Initial treatment of adult flatfeet follows much the same pathway as the treatment of pediatric flatfeet. Over-the-counter (OTC) arch supports are very effective in managing most adult flatfoot symptoms. Prescription orthotics are another popular method of care. Symptomatic flatfeet that do not respond to OTC or Rx inserts should be evaluated for specific problems such as PTTD.
When a patient is evaluated for flatfoot surgery the first consideration is whether the foot is flexible or rigid.(5,6) Determining flexibility versus rigidity is subjective. Your doctor will manipulate the foot to determine its flexibility or rigidity. This determination is important in defining the surgical treatment plan. Flexibility is assessed in all three cardinal planes: frontal, transverse and sagital. Flexible flatfeet can be treated with procedures that are ambulatory, with little post-operative disability. Rigid flatfeet, on the other hand, require a higher intensity of care with a subsequently longer period of post-op care.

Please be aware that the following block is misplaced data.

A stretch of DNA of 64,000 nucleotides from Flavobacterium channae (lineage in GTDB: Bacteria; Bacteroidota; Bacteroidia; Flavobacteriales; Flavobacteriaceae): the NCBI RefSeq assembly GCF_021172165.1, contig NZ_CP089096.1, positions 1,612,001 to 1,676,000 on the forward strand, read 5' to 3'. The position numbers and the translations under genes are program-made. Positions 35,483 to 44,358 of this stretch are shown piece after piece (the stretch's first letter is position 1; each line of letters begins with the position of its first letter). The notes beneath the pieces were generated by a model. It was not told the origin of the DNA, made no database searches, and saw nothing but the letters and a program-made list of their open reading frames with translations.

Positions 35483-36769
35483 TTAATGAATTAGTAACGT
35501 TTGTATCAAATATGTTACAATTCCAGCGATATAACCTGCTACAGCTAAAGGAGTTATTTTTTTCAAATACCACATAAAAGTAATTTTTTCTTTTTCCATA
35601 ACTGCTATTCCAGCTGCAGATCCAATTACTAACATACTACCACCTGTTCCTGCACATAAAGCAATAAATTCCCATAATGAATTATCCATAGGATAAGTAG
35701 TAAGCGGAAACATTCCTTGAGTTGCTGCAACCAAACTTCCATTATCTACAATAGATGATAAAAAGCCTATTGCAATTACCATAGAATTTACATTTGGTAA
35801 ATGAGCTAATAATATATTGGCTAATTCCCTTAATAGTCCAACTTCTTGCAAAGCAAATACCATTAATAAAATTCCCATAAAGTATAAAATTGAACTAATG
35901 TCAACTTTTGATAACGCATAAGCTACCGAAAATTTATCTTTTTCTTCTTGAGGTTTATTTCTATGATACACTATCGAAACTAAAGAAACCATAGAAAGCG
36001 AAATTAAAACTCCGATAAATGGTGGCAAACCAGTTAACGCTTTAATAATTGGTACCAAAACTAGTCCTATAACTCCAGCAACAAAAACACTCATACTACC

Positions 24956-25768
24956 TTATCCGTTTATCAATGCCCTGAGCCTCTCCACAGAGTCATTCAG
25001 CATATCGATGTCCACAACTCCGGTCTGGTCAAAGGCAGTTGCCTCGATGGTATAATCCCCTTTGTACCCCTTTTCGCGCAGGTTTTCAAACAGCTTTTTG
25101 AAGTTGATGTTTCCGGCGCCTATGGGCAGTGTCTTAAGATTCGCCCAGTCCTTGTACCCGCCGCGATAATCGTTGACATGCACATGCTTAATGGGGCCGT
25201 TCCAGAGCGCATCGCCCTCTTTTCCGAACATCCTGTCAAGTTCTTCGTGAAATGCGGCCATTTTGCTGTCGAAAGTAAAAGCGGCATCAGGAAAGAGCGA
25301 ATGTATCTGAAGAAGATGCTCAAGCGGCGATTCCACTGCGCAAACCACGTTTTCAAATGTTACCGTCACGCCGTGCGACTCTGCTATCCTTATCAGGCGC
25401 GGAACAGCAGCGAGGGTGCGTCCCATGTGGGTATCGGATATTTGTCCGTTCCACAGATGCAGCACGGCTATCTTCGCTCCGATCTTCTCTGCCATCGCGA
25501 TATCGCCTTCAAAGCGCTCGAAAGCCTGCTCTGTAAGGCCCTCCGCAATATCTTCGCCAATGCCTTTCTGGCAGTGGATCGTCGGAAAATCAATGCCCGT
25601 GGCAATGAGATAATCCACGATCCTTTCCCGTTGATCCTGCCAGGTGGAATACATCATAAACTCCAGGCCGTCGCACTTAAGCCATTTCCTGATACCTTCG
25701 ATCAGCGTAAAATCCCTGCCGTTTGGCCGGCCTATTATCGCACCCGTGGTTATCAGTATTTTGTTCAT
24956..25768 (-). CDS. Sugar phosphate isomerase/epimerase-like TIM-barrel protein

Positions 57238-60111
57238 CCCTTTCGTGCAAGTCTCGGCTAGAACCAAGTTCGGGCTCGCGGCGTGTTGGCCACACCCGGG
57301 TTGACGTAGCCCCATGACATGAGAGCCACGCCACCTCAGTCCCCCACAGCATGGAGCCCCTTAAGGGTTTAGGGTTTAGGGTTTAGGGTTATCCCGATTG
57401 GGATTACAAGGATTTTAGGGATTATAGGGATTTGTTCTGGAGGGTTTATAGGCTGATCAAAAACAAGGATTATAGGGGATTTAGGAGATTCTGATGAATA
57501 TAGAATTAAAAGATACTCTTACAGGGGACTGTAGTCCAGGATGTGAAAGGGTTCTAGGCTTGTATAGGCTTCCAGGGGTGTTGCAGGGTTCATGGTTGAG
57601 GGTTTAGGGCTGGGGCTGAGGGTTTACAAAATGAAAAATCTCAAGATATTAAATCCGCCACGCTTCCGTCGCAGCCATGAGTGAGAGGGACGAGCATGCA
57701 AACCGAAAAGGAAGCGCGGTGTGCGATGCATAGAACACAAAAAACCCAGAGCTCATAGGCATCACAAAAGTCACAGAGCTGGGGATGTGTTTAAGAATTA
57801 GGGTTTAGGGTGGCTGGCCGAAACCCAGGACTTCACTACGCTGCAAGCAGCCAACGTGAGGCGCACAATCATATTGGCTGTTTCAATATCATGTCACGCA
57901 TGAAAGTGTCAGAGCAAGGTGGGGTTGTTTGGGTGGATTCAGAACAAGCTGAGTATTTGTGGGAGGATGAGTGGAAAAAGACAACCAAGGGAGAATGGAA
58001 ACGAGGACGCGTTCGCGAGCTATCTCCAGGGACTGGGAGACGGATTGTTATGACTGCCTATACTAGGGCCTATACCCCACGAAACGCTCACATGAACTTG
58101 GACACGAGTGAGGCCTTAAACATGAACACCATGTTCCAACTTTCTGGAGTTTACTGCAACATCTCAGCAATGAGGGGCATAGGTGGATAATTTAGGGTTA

One procedure used to treat flexible flatfeet involves placing a small metal implant in the subtalar joint to wedge the foot and ankle into a more stable position. This procedure is referred to as a subtalar arthroeresis (7-14). Arthroeresis is not as invasive as other forms of surgical arch reconstruction, but may only be used in select cases of flexible flatfeet. Subtalar arthroeresis is often referred to as an internal cast, supplying support from within the subtalar joint. Subtalar arthroeresis is often performed with a procedure to lengthen the calf muscle and/or Achilles tendon. These procedures include an endoscopic gastrocnemius recession and/or Achilles tendon lengthening.